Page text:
Know about Breed: Cocker Spaniel
- Lifespan: English Cocker Spaniel: 11 - 12 years.
- Height: English Cocker Spaniel: 39 - 41 cm, American Cocker Spaniel: 34 - 39 cm.
- Mass: English Cocker Spaniel: 13 - 14 kg, American Cocker Spaniel: 11 - 14 kg.
- Before the Golden Retriever and Labrador set the modern bar for the great with kids family companion, no breed was more beloved or popular than the Cocker Spaniel. Beautiful, sweet-natured and moderately sized, the Cocker's popularity bounded happily forward after World War II with the two-time Westminster Best in Show winner Ch. My Own Brucie. At his best, the Cocker is a gentle, affectionate, and healthy dog with soft, dark eyes.
- Weighing less than 30 pounds (albeit with a tendency to gain more) with a soft, wavy coat in many colors and patterns, long ears, and the most expressive eyes in dogdom, the Cocker is an excellent family pet lively, affectionate, sweet, and trainable. But at his worst, he's a nightmare. Popularity has truly been a curse to the Cocker Spaniel, and he's one of the favorite breeds of puppy millers, Internet retailers, and pet stores, who sell sad-eyed, floppy-eared, adorable puppies that too often grow up to be unstable, noisy, nervous dogs who are difficult to housetrain and have a tendency to snap and even bite.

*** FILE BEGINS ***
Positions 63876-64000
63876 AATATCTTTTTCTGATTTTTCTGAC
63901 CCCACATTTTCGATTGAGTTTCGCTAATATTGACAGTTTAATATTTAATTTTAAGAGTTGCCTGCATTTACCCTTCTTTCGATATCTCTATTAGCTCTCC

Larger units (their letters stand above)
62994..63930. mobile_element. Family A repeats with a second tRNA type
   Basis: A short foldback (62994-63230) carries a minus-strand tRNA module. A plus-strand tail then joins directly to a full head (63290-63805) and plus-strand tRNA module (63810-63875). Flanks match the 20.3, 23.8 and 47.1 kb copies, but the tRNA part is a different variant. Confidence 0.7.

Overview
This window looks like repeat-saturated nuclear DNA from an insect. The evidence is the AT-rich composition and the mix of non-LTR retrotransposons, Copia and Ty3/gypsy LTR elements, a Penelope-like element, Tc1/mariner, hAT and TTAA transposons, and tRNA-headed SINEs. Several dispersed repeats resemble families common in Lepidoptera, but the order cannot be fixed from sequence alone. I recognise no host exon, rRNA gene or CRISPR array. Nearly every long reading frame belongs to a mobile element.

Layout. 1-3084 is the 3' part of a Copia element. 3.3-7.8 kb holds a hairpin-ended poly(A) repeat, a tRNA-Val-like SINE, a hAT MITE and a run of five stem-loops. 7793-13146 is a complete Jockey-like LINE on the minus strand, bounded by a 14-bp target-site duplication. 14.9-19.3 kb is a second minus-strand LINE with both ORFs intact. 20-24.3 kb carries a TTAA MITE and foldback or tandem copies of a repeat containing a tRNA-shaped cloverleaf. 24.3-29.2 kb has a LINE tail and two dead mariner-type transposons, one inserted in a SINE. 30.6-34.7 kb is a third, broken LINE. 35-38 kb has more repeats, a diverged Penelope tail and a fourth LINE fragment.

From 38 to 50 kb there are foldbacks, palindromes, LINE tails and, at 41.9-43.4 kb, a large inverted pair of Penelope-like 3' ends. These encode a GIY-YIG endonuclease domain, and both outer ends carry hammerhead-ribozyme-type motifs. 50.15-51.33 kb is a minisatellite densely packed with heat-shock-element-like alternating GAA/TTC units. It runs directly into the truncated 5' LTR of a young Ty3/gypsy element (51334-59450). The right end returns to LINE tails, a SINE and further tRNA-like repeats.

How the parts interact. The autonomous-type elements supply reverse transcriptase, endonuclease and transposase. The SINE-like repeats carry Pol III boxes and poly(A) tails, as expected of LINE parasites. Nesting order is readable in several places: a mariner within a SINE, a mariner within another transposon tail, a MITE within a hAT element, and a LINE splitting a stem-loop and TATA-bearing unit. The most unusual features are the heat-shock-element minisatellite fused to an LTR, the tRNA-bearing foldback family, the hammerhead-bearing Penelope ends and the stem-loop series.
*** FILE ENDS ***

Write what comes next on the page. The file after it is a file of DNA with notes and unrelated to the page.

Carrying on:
- If you're lucky enough to find a puppy from a good breeder, get him off on the right foot with gentle and consistent training right from the start. A well-bred Cocker should be easy to housetrain, happy to be with you, and eager to experience new things even if it means walking on a leash, riding in the car, or going to puppy classes.
- Because Cocker Spaniels are extremely people-oriented, even the best-bred and socialized dogs tend to be a bit unhappy when left alone. For some, this takes the form of full-blown separation anxiety, with the barking, crying, and destructive behavior that usually accompanies it. Accustom your dog to puppyhood to being left alone from time to time. However, if you expect long hours left on your own to be part of your dog's usual routine, this is probably not the breed for you.